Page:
6.) Never underestimate the power of travel insurance.

Accidents happen all the time, it doesn’t matter whether you’re in Mindanao or a first world capital. The thing about Philippines is that emergency healthcare is relatively cheap. But because we’re not always in control, it’s best to invest in a travel insurance, because, you just never know. But just because you’ve invested in one doesn’t mean you can travel recklessly already.

Check out:


7.) Don’t believe everything you read online.

The internet is such a great tool for finding information on travel destinations, but don’t believe everything you read or hear. The World Wide Web is a vast place filled with truths and myths, trolls and wannabes, and just plain oblivion. Do take what you read into consideration, but don’t let it end there. Just because first world writer who’s never been to Place X said Place X is unsafe, doesn’t mean it actually is. See, I’m not gonna fabricate the fact that there has been hostages and kidnapping issues that happened in Zamboanga plenty of years ago, but so does everywhere else. Kidnapping can happen literally anywhere in the world, so calm down. May I also remind you that mass shooting in America, supposedly the world’s most powerful country, occurs a lot more than there was ever any cases of terrorism in the city of Zamboanga.

8.) But trust your judgment too.

At the end of the day, our instincts is all we’ve got. Our intuition allows us to make the right judgments so practice it. It helps us decide who to trust, who to avoid, and what to make of a situation. If something doesn’t feel right, take that into consideration and reassess the situation.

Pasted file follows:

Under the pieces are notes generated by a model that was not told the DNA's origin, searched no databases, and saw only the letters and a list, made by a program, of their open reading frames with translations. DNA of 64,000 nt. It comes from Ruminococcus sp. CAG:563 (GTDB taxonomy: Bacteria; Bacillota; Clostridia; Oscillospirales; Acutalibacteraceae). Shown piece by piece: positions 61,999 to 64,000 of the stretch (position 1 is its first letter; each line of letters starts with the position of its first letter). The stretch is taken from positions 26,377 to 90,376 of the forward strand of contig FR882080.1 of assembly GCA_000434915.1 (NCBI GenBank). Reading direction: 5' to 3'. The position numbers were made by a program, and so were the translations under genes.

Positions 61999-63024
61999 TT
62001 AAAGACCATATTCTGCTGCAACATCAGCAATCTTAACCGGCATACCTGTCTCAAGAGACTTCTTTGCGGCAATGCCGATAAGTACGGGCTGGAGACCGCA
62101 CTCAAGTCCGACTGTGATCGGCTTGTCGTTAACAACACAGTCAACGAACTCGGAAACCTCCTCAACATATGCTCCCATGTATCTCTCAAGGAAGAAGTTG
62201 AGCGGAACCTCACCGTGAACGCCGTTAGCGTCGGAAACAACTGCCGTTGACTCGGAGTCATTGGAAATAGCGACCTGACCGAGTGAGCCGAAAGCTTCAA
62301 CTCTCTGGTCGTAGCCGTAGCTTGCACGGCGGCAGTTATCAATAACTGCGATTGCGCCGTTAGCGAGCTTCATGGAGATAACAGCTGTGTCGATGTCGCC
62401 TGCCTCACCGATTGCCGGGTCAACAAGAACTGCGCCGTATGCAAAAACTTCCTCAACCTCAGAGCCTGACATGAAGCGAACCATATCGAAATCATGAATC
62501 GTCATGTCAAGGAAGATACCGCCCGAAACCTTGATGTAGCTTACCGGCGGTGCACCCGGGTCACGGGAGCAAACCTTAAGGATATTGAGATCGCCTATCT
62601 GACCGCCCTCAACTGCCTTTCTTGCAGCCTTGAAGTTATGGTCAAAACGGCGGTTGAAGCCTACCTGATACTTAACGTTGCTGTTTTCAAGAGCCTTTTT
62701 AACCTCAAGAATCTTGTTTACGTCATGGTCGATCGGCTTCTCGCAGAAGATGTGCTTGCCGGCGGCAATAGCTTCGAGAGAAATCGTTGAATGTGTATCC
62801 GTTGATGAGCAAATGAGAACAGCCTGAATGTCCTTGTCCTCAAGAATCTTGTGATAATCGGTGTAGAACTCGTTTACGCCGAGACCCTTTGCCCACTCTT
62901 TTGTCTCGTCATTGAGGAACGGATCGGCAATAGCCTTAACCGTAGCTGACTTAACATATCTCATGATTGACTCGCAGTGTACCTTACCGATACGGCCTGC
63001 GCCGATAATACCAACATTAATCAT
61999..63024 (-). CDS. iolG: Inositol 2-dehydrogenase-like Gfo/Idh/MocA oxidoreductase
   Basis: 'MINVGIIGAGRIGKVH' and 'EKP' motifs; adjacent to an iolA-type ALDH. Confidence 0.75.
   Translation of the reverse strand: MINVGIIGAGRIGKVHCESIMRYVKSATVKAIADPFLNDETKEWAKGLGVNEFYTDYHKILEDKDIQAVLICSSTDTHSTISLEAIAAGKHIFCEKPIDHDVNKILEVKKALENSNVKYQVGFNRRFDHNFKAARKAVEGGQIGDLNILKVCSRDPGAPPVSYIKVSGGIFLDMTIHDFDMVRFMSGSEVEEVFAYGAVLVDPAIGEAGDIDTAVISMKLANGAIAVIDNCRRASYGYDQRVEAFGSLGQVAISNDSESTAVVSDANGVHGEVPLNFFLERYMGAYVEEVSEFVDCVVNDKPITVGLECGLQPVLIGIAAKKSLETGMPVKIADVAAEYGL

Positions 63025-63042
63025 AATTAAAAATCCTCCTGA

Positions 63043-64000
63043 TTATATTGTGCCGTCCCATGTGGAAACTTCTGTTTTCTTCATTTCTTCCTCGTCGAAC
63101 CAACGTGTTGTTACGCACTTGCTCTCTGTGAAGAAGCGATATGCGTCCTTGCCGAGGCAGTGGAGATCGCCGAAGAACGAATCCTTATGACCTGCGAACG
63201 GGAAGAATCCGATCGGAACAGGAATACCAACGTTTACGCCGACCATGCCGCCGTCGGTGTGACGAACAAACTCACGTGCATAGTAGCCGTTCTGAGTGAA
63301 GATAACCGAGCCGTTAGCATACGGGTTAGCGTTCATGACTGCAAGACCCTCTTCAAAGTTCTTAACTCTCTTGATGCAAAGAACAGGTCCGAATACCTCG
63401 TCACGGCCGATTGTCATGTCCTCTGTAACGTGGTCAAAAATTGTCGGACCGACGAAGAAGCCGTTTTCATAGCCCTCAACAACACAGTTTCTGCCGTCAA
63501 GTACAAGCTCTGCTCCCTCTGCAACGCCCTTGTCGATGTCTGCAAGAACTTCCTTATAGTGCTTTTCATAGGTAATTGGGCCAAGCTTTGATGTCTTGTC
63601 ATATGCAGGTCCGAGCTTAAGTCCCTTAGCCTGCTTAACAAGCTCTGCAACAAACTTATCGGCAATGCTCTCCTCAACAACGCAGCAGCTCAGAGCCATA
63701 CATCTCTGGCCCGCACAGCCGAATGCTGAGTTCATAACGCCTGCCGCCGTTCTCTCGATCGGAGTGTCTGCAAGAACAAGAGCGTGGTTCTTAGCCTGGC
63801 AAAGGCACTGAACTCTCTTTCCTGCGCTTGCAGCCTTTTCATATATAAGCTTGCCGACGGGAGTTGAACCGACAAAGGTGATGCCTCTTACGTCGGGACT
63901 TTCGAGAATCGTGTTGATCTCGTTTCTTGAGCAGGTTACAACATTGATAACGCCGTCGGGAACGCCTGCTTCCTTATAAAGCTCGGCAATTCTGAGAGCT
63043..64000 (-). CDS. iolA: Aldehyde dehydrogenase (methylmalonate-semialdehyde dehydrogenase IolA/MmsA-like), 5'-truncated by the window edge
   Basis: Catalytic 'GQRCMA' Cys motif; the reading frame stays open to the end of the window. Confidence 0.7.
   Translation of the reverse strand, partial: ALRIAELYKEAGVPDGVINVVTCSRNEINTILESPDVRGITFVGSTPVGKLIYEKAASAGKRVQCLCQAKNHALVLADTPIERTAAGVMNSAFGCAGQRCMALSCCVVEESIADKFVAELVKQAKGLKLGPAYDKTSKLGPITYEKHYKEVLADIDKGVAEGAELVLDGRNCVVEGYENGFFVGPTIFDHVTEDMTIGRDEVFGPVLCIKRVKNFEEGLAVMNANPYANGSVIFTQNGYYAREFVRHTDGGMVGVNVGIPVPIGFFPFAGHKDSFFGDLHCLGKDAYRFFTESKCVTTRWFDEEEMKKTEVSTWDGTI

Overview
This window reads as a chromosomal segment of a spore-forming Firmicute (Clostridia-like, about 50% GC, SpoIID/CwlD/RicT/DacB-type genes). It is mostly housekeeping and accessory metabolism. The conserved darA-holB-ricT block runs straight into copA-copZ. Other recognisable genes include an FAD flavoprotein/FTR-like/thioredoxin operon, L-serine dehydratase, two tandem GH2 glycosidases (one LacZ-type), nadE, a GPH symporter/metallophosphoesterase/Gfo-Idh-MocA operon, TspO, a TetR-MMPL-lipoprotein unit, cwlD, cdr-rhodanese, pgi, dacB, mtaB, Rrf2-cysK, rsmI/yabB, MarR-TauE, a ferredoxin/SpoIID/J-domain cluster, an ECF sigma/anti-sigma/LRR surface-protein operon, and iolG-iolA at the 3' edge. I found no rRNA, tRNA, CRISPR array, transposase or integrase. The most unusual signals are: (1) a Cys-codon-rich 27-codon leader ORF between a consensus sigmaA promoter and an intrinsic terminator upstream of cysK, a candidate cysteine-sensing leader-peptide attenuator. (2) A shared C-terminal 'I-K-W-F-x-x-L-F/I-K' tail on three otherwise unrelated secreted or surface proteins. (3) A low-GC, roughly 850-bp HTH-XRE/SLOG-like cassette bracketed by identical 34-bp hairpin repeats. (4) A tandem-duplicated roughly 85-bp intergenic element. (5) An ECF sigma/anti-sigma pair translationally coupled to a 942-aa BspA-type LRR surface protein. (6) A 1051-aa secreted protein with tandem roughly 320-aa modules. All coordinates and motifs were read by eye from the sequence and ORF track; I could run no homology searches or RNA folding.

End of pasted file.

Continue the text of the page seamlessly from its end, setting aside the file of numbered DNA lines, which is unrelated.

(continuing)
9.) Follow standard travel safety precautions.

Mindanao is relatively safe for travel, but just like any destination, standard precautions should still be observed. Let your family and friends know where you’re going. Have a copy of your passport and identifications with you. Have a first aid kit ready. Don’t call attention to yourself. Load up on Vitamin C. Respect the locals and their culture. Also, no matter how much I say to make friends with the local, keep your guards up still. Most importantly, use your common sense. It’s just standard safety precautions, but they can go a long way.

10.) Relax and enjoy the wonders of Mindanao.


After all is said and done, relax! Mindanao is such a beautiful place and because it’s less traveled to, there are so many exhilarating corners to be explored all to yourself. Like I said earlier, Mindanao is so much more than just Siargao. There’s literally a cluster of islands waiting to be seen. Zamboanga’s Pink Beach And Mangrove Lagoon in Sta. Cruz Island are so worth traveling to. See the vinta that you only saw in your textbooks. If you’re a history buff, they’ve got plenty of that too! It’s a place of wonders, and if you just look past all the misconception, you might just find yourself a new paradise!

Hey, you! If you loved this post, let’s connect on Instagram too? I’m all about spreading travel inspiration one photo at a time so, see ya there? I’m also on Facebook and Twitter— come say hi!

2 thoughts on “10 Safety Travel Tips For Mindanao, Philippines